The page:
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The Search for the Practical Electric Car: Tesla Model 3 against the Nissan Leaf against the Chevrolet Bolt EV



If you’re hip and down with the times, then perhaps you’re thinking about an electric car at last. After all, there’s finally Tesla, which has succeeded in producing an electric car that’s actually practical to use. They’re no longer as weird and strange as when they first came on the market.

But is Tesla your only decent choice? The main problem with Tesla is that it can be darn expensive. That’s not exactly a feature you want to see when your point of buying an EV is to save money on gasoline. It’s true that the base price for the Tesla is about $36,000. However, if you want to use this as your everyday car you’ll be tempted to get the bigger battery and the premium features that can push the price past the $60,000 mark.

Now you can also consider the 2 newest challengers to the Tesla Model 3. There’s the latest Nissan Leaf, which has been redesigned so that this 2nd-gen car can go for 150 miles. There’s also the highly regarded Chevrolet Bolt EV, with its astonishing 238-mile range.

Specs Comparison

A quick look at the specs show just how superior the Model 3 is compared to the Bolt and the Leaf. It has 271 hp, compared to the 200 horses in the Bolt and the paltry 147 in the Leaf. The Model 3 also carries only 14.4 pounds per hp, while the Bolt carries 17.8 pounds and the Leaf is burdened by 23.8 pounds per hp. You also get 307 lb-ft of torque with the Model 3, which is better than the 266 lb-ft in the Bolt and the 236 lb-ft in the Leaf

Here are some other notable performance comparisons:

·         0-60 mph. The Model 3 Long Range needs only 4.8 seconds. It takes the Bolt 6.3 seconds, while the Leaf needs 7.4 seconds.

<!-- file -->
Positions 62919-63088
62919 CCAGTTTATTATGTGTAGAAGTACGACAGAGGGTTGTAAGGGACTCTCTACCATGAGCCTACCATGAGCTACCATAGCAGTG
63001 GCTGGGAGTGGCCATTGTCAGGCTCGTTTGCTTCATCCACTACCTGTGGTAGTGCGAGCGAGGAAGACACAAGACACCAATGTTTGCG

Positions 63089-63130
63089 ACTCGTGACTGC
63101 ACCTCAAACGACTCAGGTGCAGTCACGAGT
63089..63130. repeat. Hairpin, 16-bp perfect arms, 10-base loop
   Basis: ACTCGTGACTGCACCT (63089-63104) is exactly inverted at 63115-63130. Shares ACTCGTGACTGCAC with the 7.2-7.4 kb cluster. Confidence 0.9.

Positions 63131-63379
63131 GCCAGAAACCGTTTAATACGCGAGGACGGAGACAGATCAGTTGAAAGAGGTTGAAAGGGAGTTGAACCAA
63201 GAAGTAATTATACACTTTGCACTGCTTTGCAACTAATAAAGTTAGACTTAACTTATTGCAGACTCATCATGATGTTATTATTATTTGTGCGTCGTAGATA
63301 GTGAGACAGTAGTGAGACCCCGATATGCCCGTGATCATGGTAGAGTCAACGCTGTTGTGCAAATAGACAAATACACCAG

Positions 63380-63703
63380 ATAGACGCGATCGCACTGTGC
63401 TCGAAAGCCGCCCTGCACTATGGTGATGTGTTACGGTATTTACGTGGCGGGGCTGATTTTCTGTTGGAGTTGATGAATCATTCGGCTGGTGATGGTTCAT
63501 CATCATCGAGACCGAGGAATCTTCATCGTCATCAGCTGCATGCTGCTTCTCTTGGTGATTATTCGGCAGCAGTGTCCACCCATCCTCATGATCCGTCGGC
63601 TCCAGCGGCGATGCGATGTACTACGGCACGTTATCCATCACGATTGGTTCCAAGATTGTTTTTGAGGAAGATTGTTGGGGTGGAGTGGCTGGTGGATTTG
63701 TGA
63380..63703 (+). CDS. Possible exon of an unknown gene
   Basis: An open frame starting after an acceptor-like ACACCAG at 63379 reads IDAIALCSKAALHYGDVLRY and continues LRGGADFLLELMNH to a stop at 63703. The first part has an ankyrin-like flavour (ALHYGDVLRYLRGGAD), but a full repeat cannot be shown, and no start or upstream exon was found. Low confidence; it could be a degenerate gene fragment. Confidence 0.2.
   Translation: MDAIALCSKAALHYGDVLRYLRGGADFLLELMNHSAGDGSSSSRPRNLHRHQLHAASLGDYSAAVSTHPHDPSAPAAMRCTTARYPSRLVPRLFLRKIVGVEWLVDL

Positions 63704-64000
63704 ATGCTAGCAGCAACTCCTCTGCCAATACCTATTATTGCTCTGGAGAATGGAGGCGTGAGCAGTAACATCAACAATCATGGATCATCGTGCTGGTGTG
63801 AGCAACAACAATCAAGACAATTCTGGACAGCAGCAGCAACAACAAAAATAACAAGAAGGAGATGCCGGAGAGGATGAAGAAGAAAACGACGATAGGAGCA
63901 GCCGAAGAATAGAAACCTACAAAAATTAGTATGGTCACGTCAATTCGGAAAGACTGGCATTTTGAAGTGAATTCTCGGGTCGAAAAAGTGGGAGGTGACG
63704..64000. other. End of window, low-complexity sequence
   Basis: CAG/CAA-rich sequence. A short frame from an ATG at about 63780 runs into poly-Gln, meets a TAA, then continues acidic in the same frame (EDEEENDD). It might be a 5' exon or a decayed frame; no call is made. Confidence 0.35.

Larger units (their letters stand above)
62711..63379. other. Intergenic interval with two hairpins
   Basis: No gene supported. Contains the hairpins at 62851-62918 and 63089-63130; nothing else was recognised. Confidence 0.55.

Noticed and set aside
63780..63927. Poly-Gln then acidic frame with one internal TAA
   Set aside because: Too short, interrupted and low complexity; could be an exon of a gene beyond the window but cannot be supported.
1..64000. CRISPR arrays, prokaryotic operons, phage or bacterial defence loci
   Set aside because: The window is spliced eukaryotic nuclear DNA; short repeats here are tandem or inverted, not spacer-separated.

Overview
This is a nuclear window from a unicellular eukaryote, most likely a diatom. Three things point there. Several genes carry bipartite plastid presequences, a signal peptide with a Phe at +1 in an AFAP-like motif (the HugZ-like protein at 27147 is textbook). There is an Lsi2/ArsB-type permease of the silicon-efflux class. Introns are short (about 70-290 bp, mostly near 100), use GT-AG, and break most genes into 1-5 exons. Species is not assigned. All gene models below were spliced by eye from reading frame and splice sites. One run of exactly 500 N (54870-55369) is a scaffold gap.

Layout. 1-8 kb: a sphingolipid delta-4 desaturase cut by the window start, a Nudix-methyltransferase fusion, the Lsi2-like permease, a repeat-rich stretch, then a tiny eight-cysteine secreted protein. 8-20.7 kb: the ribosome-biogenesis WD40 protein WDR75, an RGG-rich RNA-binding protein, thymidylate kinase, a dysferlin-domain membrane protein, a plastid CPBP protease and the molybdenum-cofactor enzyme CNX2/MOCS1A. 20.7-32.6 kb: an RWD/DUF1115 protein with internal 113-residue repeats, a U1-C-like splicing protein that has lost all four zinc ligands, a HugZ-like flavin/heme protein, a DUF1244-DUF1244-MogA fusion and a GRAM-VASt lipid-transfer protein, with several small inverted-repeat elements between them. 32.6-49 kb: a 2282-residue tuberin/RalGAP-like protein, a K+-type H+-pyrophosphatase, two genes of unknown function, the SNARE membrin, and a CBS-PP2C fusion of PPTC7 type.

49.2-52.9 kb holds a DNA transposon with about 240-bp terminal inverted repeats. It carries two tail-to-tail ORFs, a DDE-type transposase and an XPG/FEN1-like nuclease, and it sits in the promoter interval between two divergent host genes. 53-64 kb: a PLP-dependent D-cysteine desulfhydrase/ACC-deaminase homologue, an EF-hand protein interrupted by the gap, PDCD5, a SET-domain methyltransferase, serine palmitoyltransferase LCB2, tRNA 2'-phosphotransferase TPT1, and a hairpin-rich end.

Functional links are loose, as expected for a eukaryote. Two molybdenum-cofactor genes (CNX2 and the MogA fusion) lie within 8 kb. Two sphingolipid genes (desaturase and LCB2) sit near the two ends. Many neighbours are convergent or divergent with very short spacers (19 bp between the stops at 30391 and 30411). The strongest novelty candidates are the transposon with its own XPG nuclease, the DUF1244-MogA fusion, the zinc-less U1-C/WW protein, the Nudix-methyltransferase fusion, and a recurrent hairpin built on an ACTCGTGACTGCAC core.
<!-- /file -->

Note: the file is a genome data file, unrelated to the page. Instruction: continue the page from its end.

·         Quarter mile. The Model 3 requires just 13.4 seconds to complete a quarter-mile, reaching a speed of 104.9 mph. The Bolt is next at 14.9 seconds at 93.1 mph, while the Leaf takes the rear position at 15.8 seconds at 88 mph.

·         Braking from 60-0. The braking capacity of the Model 3 is also the best, as it needs just 119 feet to get to a complete stop when traveling at 60 mph. The Bolt requires 128 feet while the Leaf is even worse at 129 feet.

·         Battery. The Model 3 Long Range has the greatest battery capacity at 75 kW-hrs, yet you only need 8.5 hours to fully recharge. That’s much better than the Leaf, as its battery needs 8.8 hours to recharge even though its battery capacity is just 40 kW-hrs. The Bolt needs 9.3 hour to recharge, but then at least it offers a capacity of 60 kW-hrs.

2017 Tesla Model 3

It’s faster, it stops more effectively, and it recharges more quickly. It has a range of 310 miles and there’s a Supercharger network already in place. Compared to the other 2, it like 3-Series vs. Camry.

With this car you seem to get lots of software upgrades regularly, and you have a nifty giant center touchscreen. Tesla is even thinking about autonomous features.

2017 Chevrolet Bolt EV Premier

It feels agile and sharp when you drive this, especially when compared to the Leaf. It’s also nice and roomy, even at the back.

However, its springs aren’t really the best, as the car will heave you around as you zip through winding roads. The front seats are also less comfortable than the Leaf’s and the Model 3’s, as it’s too narrow in the bottom cushion.

2018 Nissan Leaf SL

While it’s really not as good as the others when it comes to most driving standards, it does stand out with its ride quality when you drive in real roads filled with imperfections such as potholes. It offers a cushy ride, and for many people that’s a real positive feature that’s hard to ignore. When you want to just use this for driving to work going all over the city, its comfort level can be very nice indeed.

What’s really hard to ignore, though, is its low price. You won’t go past $38,000 with this car. That’s a surprise, considering that its base price is even higher than the price tag of the Model 3. It’s just that you don’t really need lots of options for this, while with the Model 3 you have too many premium features that can increase the cost.

Final Verdict

It’s Tesla by a mile, and that’s probably not a surprise for most. The Tesla reputation was built honestly, through its features and bit through marketing hype (like the iPhones, for example). It’s cool because it’s good, and not because the cool people say it’s cool.

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